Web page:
All of the sealing surfaces have to be clean and straight in all directions, the gasket has to be in good condition and firmly in place. I have to look for something I saw on reconditioning boxes, somewhere. The latching mechanism and hinges have to be solid but not too tight or loose. Removing the 'military' markings helps, many can be sand blasted clean and minor damage to the sheet metal can be repaired. IF you have the right tools to refurb yourself, ratty containers can be bought for much less, but you have to know what can and can't be fixed up economically. The author of the article I'm seeking took some basic write off boxes and made them actually better than new, particularily the box rubber seal, his was much better, and available to him.

 

Dang passage of time, hope it wasn't on paper!

 

Final thought... all of the above applies to all containers not just ABs. I love the Lock n Locks where people wrap them in cammo tape, but then take the ends of the tape up over the seal and sealing surfaces into the inside, thus ruining the seal as far as keeping out water... I try to trim them back if found in time. Also forcing shut can break tabs and even crack the sides as well.

Carry a toothbrush for scrubbing seals clean, it pays off. Sand,leaves and sticks all mess up seals. Don't over tighten screw seals with o rings... finger tighten to contact then no more than an 1/8 turn... tighter will distort or break the ring, especially when old.

 

Doug 7rxc

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In Germany I most;y see lock and lock's, here in the USA I find mostly ammo can's for regular sized caches. Never found a wet one.

Here in the area we have too many micro caches so when you come along a ammo can this is a very rare find.

 

And if a cache would get stolen, the next time I would chain it to something.

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Yes, I'm in Spain, but I'm talking about US army ammo cans. There are not so many here, they are not easy to buy and people prefers lock-n-locks. But almost every one I find is wet inside. I cannot see any problem opening/closing them (does really people close them incorrectly? wow ... seems to me very easy) and they are correctly closed. But they are wet. Of course not all of them, but enough to make me think something is wrong.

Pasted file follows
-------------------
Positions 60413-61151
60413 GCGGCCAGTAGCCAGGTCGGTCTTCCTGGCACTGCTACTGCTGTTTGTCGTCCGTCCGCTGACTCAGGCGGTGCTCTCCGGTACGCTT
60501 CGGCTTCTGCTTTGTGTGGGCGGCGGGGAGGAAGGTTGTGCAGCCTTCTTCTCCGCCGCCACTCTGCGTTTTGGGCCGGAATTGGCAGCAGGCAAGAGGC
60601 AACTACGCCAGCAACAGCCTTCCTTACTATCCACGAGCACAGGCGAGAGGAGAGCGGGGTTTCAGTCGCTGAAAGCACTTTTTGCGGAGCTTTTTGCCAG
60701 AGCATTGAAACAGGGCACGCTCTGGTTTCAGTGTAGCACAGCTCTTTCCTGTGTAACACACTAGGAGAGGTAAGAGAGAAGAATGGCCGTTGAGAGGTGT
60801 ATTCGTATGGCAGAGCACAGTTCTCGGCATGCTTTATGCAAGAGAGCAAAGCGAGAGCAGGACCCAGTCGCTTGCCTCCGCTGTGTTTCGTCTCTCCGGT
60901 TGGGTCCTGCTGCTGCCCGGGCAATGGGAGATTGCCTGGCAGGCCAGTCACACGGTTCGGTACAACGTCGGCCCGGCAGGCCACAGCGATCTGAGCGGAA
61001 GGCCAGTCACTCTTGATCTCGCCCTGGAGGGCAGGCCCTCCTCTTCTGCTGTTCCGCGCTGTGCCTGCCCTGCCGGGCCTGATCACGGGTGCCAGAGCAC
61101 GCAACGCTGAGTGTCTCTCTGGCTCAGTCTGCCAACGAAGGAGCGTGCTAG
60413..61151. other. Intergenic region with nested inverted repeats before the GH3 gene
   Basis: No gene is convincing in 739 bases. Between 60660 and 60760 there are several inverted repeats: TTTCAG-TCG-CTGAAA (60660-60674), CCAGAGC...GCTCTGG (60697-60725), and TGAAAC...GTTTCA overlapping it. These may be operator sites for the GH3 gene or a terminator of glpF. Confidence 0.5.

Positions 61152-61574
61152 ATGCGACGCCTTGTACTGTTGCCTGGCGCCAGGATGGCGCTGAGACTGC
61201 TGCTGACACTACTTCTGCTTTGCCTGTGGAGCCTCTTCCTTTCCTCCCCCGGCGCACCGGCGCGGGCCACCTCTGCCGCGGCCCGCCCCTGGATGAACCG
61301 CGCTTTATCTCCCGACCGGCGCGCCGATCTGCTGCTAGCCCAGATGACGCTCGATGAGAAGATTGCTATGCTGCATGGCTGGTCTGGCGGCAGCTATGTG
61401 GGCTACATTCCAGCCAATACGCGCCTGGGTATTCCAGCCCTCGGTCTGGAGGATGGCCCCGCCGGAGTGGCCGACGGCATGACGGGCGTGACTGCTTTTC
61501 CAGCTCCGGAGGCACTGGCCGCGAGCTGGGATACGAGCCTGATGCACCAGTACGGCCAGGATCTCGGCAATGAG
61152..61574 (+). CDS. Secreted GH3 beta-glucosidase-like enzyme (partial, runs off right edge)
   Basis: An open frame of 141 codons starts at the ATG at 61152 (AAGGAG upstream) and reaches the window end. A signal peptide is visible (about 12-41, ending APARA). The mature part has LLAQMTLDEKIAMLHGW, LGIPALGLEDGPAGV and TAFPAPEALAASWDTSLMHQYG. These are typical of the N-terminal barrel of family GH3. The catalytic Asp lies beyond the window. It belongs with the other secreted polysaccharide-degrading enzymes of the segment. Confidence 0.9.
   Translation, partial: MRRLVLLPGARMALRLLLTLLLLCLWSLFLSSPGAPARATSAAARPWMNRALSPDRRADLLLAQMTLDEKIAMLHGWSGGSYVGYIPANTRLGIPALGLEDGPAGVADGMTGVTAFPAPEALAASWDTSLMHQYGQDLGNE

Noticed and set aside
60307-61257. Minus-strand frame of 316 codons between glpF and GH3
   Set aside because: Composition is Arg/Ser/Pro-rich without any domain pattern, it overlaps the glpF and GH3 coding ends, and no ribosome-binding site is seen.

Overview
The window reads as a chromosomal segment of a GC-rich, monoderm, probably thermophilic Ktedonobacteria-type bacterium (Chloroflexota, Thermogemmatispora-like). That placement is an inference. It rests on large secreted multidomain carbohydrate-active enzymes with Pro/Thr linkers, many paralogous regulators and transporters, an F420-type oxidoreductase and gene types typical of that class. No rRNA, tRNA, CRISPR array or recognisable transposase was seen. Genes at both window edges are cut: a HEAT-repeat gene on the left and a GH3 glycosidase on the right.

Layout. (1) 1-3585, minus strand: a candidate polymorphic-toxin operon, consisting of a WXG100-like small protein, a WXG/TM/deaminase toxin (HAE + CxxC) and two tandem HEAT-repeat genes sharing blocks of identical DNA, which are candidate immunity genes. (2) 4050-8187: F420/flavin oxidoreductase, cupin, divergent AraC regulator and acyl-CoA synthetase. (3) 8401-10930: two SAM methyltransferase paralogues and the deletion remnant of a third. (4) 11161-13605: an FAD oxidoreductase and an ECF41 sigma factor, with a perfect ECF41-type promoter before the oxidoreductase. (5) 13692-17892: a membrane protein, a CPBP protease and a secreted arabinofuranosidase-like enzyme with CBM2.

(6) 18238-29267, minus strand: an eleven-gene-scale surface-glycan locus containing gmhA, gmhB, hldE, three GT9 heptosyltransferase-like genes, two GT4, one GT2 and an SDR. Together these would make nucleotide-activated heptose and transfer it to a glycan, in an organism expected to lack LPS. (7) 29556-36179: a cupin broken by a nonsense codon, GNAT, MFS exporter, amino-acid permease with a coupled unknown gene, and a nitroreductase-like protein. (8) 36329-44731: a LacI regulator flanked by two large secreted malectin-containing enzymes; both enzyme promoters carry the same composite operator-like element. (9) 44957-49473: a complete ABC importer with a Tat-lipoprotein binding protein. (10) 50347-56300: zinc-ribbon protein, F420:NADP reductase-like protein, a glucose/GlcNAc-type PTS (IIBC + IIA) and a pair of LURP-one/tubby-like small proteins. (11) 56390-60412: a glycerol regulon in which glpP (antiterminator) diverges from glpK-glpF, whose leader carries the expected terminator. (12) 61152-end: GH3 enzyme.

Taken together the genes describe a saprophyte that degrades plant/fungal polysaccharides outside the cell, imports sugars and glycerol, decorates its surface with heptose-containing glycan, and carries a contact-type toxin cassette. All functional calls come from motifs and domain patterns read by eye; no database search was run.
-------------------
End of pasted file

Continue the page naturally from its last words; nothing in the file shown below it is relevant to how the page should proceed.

"Seals" ... mmm ... I will check next one, but I cannot remember noticing there is a seal. Is it a rubber one? All along the closing upper side? Clearly visible? Can it become not noticeable if you are not looking for it? I have the impression of mostly "metalic" noise when opening/closing, but not a sensation of smooth (rubber-like) contact.

 

:blink:

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The seal on the lid of a US/NATO ammo can is a very thin, black rubber rectangle on the inside of the lid. You can miss it if you're not looking for it. The seal doesn't make the cache less noisy, as there is still pelty of metal on metal contact between the lid and the edge of the can when opening (not to mention the clanging clasp).

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Yes, I'm in Spain, but I'm talking about US army ammo cans. There are not so many here, they are not easy to buy and people prefers lock-n-locks. But almost every one I find is wet inside. I cannot see any problem opening/closing them (does really people close them incorrectly? wow ... seems to me very easy) and they are correctly closed. But they are wet. Of course not all of them, but enough to make me think something is wrong.

 

"Seals" ... mmm ... I will check next one, but I cannot remember noticing there is a seal. Is it a rubber one? All along the closing upper side? Clearly visible? Can it become not noticeable if you are not looking for it? I have the impression of mostly "metalic" noise when opening/closing, but not a sensation of smooth (rubber-like) contact.

 

:blink:

 

Yes, there should be a rubber gasket in the lid that seals to the lip of the can. Maybe some types of ammo cans don't have it....all genuine US military surplus cans do.